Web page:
The sites include monuments, churches, or hospitals that provided services to pilgrims headed to Santiago de Compostela in Spain. Some of the notable sites on the Routes of Santiago de Compostela are:
- Amiens Cathedral
- Basilica of St. Severinus in Bordeaux
- Romanesque church of Sainte-Foy at Conques
- Cathedral Saint Caprais in Agen
- Cathedral Sainte-Marie in Bayonne
- Church of Saint-Pierre at Moissac
- Basilica Saint-Vincent of Castres
- Basilica church of Saint-Sernin in Toulouse
- Collegiate church of Neuvy-Saint-Sépulchre
- Cathedral Saint-Étienne in Cahors
- Village of Rocamadour
14. Episcopal City of Albi
The Episcopal city of Albi is located in the Occitanie region of France, near Toulouse. It is a small town that is dominated by one of the most incredible churches in France that has been recognized by UNESCO
The Cathedral Basilica of Saint Cecilia, aka Albi Cathedral is thought to be the biggest medieval era brick building in the world. It was begun in 1282 and was under construction for 200 years.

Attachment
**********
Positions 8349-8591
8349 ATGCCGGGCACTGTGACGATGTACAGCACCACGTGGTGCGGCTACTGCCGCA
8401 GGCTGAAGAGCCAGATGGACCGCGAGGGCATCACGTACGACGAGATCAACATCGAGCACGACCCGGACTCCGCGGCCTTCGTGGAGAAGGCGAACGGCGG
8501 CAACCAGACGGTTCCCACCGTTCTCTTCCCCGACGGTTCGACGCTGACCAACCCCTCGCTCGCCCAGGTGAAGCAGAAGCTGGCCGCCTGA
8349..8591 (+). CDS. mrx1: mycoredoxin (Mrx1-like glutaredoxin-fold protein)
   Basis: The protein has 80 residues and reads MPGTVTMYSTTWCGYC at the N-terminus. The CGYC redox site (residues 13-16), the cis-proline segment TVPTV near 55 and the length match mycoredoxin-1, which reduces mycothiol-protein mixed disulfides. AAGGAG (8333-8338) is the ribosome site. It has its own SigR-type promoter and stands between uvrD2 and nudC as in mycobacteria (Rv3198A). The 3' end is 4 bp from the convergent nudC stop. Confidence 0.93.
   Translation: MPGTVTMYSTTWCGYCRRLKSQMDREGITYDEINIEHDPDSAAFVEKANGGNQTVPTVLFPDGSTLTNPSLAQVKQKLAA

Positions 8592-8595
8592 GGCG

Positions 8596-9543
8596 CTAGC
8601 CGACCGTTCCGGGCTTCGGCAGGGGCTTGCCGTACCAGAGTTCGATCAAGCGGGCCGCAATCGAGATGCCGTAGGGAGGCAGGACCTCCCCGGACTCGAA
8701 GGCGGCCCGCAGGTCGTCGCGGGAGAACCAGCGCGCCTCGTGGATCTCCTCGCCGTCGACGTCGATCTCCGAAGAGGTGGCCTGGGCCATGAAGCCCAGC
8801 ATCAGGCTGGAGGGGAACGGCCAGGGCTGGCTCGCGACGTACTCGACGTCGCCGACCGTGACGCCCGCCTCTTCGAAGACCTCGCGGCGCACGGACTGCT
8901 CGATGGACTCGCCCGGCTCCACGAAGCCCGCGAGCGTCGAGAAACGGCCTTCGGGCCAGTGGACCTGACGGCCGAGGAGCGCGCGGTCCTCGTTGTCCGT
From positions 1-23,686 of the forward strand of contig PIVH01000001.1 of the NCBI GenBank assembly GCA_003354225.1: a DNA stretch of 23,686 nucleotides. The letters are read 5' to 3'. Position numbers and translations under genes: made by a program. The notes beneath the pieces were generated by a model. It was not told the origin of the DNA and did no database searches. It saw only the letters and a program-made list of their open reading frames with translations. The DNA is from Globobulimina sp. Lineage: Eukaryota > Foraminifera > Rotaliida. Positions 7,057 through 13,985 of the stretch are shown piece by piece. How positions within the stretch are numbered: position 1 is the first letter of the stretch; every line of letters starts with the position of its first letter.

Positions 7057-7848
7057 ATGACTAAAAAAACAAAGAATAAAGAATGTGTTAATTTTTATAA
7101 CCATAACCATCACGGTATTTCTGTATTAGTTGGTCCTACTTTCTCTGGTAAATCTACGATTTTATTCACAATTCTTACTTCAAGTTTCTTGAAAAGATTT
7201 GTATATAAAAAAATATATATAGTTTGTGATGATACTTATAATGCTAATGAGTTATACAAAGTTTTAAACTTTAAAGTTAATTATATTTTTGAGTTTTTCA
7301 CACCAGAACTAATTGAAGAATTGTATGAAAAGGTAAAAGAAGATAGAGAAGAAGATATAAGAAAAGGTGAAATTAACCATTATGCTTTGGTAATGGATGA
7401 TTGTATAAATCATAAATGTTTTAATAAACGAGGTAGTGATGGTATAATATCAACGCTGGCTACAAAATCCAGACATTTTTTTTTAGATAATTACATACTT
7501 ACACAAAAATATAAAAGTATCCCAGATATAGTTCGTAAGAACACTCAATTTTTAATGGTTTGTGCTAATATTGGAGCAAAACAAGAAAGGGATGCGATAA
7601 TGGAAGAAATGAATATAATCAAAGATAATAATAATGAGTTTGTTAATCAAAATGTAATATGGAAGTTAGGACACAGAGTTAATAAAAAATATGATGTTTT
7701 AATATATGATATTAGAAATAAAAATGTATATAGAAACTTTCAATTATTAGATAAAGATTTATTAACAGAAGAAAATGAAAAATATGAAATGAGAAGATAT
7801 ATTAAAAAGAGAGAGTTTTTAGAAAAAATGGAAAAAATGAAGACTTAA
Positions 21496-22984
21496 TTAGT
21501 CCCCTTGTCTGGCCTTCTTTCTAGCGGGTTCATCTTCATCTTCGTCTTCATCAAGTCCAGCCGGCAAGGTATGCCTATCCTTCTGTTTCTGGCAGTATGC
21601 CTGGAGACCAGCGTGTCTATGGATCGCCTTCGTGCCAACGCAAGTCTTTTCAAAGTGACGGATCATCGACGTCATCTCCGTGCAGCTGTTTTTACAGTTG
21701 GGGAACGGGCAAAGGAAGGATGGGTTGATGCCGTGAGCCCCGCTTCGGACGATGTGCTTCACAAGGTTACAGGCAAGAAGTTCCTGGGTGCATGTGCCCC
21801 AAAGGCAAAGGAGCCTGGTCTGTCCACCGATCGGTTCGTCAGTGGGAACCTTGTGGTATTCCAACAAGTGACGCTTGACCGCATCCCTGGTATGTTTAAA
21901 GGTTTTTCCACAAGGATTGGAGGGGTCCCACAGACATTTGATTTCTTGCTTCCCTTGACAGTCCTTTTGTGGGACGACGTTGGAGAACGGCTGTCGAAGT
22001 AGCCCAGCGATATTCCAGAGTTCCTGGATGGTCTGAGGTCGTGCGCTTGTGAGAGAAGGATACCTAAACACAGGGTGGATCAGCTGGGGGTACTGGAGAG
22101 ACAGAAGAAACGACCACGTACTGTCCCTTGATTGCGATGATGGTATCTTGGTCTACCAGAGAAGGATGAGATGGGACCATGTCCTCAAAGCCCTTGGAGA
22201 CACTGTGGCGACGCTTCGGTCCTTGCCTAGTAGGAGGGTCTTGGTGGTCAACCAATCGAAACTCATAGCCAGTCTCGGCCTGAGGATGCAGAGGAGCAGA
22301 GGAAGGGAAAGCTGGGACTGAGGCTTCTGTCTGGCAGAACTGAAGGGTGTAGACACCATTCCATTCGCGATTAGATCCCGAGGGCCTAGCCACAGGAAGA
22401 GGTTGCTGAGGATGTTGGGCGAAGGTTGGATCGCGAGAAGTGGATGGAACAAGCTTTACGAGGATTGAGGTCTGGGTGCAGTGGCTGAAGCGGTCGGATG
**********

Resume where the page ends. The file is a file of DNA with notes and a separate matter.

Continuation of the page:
A UNESCO world heritage site, the earliest church that stood here dated back to the 4th century. It is named for Saint Cecilia, a wealthy Roman noblewoman and martyr, who was a patroness of musicians.
The current cathedral is a medieval gothic cathedral and was built to impose Catholic rule in the area.
In the 12th century, Albi was part of the Province of Languedoc, ruled by the Count of Toulouse, who owed allegiance to the King of France. The region became a battleground between the established church and the followers of a dissident religious movement called Catharism.
The Cathars had a strong presence in Albi at the time, leading the Catholic pope to launch the Albigensian Crusade in 1208 to destroy the Cathars in southern France.
It ended in 1209 with the defeat and massacre of the Cathars at Carcassonne, and the end of the semi-independence of the states of Languedoc.
The Cathedral was built a few years later to install a Catholic bishop in the area, and ensure that Catharism did not reestablish itself in the area.
Inside, you can see its beautifully preserved blue and gold ceilings as well a large rood screen (jubé in French) that is on one side of cathedral. It is an ornamental and intricate fence that was reserved for the clergy to pray without being disturbed. You can read more about visiting the Episcopal city of Albi here.